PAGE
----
Study confirms men have 62% increased risk of COVID associated death, possibly related to higher degree of inflammation
New research presented at this week's ESCMID Conference on Coronavirus Disease (ECCVID, online 23-25 September) confirms that men with COVID-19 have worse outcomes than women, possibly related to them experiencing higher levels of inflammation. The study is by Dr. Frank Hanses, University Hospital Regensburg, Germany, and colleagues, and shows that men have a 62% increased risk of COVID-19 associated death compared with women, after adjustment for various factors.
Increasing evidence suggests a gender difference in SARS-CoV-2 infections. In most cohorts, men are overrepresented and previously published data show a higher incidence of severe courses of COVID-19 in men. To collect clinical data from the pandemic, the international multicenter Lean European Open Survey on SARS-CoV-2-Infected Patients (LEOSS) registry was established.
The German Society of Infectious Diseases (DGI) sponsored this registry aiming to provide scientists and doctors with reliable clinical data to enable them to answer numerous urgent questions, such as when do COVID-19 patients develop severe symptoms? What is the best possible treatment? Which measures have been successful up to now? Under the new initiative, it is planned to make the collected data available to the scientific community for use in crowd-based analyses.
In this study, the authors present a first analysis of the LEOSS dataset on the impact of sex in COVID-19. They retrospectively assessed 3,129 adult patients with COVID-19, enrolled between March and July 2020. Baseline characteristics include socio-demographics and comorbidities according to the Charlson Comorbidity Index (number of pre-existing conditions) (CCI).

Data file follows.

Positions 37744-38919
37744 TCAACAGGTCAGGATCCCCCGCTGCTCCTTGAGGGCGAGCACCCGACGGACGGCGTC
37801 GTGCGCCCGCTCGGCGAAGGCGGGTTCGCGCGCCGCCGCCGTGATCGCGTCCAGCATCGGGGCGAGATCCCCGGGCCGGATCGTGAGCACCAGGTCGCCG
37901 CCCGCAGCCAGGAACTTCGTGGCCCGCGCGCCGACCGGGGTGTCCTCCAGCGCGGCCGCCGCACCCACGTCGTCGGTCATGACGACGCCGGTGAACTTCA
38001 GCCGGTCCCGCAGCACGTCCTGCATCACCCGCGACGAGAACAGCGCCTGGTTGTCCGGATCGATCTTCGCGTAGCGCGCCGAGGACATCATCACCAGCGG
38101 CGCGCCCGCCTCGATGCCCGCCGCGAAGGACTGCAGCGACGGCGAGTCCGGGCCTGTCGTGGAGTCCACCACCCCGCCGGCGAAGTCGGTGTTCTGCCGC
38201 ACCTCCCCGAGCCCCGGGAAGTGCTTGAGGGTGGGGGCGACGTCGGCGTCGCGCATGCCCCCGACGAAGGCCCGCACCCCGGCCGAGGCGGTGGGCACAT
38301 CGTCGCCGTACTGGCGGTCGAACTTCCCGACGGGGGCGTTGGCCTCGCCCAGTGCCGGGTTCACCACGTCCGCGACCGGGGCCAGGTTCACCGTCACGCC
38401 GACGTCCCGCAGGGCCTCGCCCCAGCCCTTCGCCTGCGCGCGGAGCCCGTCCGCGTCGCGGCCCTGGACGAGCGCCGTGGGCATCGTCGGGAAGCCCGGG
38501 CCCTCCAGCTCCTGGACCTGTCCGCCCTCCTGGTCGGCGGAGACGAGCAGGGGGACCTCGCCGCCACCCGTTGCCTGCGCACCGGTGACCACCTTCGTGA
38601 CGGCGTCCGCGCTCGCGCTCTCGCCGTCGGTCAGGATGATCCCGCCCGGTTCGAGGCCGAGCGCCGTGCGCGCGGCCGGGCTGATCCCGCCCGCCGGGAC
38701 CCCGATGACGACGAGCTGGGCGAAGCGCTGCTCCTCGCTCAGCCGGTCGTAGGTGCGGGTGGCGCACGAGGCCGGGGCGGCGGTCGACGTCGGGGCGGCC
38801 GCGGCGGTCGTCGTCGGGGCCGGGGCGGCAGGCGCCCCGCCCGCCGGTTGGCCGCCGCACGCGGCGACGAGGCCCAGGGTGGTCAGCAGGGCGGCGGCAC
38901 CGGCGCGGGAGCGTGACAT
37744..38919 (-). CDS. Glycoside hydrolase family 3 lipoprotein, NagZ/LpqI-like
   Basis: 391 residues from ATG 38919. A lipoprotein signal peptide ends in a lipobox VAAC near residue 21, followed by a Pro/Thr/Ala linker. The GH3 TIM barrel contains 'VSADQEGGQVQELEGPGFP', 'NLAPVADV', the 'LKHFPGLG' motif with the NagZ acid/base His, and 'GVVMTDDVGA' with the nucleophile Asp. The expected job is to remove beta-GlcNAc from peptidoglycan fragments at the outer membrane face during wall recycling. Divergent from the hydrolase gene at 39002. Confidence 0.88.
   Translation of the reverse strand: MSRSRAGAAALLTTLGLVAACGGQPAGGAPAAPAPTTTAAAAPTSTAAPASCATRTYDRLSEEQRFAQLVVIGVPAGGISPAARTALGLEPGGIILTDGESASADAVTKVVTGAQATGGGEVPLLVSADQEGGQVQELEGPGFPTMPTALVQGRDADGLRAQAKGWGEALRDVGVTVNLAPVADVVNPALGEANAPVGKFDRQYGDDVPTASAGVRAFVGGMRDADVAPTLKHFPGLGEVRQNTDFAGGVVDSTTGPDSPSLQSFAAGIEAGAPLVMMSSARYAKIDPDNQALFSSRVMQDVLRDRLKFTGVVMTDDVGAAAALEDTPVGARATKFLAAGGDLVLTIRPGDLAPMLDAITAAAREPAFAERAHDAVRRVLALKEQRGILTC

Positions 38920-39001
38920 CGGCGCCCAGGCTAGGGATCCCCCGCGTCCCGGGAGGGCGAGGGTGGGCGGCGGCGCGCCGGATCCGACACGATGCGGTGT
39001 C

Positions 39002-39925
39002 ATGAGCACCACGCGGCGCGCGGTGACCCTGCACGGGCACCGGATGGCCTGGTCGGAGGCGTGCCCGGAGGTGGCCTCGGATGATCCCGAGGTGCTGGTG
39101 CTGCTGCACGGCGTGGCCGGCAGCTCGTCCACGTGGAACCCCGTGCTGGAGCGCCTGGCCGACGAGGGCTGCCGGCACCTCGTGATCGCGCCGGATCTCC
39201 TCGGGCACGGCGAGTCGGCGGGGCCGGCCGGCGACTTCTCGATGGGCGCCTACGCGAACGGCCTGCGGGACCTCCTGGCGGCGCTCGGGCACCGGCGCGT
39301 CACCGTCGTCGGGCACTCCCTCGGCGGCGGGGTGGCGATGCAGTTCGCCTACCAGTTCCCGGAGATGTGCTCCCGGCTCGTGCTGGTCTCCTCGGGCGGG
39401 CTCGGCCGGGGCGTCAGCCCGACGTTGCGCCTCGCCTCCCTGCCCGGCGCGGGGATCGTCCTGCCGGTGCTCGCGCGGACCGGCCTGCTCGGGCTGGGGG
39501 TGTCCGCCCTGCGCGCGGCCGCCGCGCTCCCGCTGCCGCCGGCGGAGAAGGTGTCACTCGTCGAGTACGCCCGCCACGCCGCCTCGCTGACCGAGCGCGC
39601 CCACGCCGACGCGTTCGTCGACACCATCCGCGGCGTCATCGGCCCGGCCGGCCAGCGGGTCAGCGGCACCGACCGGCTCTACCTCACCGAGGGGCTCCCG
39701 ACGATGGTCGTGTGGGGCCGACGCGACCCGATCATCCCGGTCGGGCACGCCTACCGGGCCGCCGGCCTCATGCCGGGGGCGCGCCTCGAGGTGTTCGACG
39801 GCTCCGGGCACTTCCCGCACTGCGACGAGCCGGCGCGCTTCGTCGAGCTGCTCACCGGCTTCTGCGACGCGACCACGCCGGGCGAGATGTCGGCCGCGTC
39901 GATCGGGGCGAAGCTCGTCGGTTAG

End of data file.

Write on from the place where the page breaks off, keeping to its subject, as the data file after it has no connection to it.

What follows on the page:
Clinical manifestation of COVID-19 was described in four phases: uncomplicated (asymptomatic/mild symptoms), complicated (need for oxygen supplementation), critical (need for critical care) and recovery. Symptoms, vital signs, inflammatory markers and therapeutic interventions were analysed over all phases as was clinical outcome.
The male:female ratio in this mostly hospital-based cohort was 1.48 with a male predominance in all age groups. Male predominance was even more pronounced in the age groups >65 years and >75 years. Mean CCI and most comorbidities did not differ significantly between men and women, while coronary artery disease (18% vs 10%) and smoking rates were higher in male patients (14.5 vs 10.5%) than female patients.
Progression to a critical phase (generally reflecting ICU admission) was seen more often in men than in women (30.6% vs 17.2%). Mean hospital length of stay was longer in male patients (15.4 vs 13.3 days).
Both crude mortality (19.2% vs 12.9%) and COVID-19 attributable mortality (17.1% vs 10.3%, figure 1, e-poster), were significantly higher in men. Being male proved to be an independent risk factor for a 62% increased risk of COVID-19 associated death in an analysis adjusted for various factors.
While most laboratory parameters were comparable between male and female patients with COVID-19, men had significantly higher inflammatory markers (IL-6, CRP, PCT, ferritin) across all phases of disease (figure 3, e-poster).
The authors conclude: "Men are more likely to progress to critical phases of COVID-19. Men have higher death rates as well as more frequent ICU admissions and longer hospital stays, that are all associated with higher inflammatory parameters during all phases of COVID-19. In our cohort, this effect was not explained by differences in comorbidities, age or BMI between male and female patients."
"We need further studies on what exactly makes men more vulnerable to COVID-19", concludes Dr. Hanses. "We do not yet know which biological or possibly social factors lead to these marked differences."